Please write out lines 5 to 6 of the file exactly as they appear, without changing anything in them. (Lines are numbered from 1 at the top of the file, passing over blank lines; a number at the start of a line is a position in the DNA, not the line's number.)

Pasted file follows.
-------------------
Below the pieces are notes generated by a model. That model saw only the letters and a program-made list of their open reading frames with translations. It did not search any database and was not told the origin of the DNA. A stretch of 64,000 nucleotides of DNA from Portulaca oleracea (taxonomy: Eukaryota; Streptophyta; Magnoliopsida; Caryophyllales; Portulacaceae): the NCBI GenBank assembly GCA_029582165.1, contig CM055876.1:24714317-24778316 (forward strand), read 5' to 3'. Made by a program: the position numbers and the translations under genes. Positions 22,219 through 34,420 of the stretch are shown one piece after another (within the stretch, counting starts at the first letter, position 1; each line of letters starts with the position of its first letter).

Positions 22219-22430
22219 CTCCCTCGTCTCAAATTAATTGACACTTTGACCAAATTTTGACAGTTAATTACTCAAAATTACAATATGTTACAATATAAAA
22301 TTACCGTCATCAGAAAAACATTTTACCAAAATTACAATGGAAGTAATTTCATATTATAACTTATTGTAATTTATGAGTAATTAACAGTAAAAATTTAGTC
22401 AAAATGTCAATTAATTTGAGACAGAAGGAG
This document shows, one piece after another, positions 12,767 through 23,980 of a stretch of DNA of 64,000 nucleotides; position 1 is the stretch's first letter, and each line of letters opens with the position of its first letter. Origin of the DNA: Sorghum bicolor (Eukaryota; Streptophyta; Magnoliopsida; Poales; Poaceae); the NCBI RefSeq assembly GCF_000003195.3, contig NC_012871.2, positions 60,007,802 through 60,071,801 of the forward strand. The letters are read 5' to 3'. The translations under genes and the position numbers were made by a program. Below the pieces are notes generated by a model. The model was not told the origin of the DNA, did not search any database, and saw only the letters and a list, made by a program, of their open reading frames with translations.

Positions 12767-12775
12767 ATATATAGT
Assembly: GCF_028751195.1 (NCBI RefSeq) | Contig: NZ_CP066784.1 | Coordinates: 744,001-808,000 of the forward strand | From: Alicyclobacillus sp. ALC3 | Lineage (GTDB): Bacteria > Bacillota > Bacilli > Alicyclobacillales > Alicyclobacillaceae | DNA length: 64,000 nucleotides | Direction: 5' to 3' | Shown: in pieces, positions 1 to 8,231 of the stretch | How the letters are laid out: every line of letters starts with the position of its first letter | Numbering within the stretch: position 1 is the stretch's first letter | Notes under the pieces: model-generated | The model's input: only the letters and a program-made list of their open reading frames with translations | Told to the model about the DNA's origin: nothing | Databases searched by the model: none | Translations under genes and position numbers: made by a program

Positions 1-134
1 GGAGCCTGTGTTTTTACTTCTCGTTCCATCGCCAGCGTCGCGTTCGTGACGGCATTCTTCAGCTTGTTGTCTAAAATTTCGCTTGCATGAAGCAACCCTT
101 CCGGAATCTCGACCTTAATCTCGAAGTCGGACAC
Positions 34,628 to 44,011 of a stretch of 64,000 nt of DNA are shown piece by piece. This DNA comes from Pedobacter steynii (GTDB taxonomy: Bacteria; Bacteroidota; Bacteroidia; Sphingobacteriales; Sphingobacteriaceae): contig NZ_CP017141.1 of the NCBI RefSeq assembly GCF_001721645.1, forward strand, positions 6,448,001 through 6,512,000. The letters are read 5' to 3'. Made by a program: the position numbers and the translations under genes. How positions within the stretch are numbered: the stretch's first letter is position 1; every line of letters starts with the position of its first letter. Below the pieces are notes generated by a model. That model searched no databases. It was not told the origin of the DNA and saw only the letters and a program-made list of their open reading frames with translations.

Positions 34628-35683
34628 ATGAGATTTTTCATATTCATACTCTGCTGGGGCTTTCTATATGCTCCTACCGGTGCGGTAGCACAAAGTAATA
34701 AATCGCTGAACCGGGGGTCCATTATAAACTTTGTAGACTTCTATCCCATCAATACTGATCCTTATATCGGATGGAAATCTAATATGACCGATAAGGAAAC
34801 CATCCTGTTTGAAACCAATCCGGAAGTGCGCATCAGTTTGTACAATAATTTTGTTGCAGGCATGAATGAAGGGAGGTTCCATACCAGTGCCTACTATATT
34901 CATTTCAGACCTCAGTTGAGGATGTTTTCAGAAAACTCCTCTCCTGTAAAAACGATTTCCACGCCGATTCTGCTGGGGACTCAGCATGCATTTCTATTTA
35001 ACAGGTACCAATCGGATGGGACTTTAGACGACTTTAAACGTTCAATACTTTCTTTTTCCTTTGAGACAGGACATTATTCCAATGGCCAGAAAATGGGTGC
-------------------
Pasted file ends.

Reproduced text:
22401 AAAATGTCAATTAATTTGAGACAGAAGGAG
This document shows, one piece after another, positions 12,767 through 23,980 of a stretch of DNA of 64,000 nucleotides; position 1 is the stretch's first letter, and each line of letters opens with the position of its first letter. Origin of the DNA: Sorghum bicolor (Eukaryota; Streptophyta; Magnoliopsida; Poales; Poaceae); the NCBI RefSeq assembly GCF_000003195.3, contig NC_012871.2, positions 60,007,802 through 60,071,801 of the forward strand. The letters are read 5' to 3'. The translations under genes and the position numbers were made by a program. Below the pieces are notes generated by a model. The model was not told the origin of the DNA, did not search any database, and saw only the letters and a list, made by a program, of their open reading frames with translations.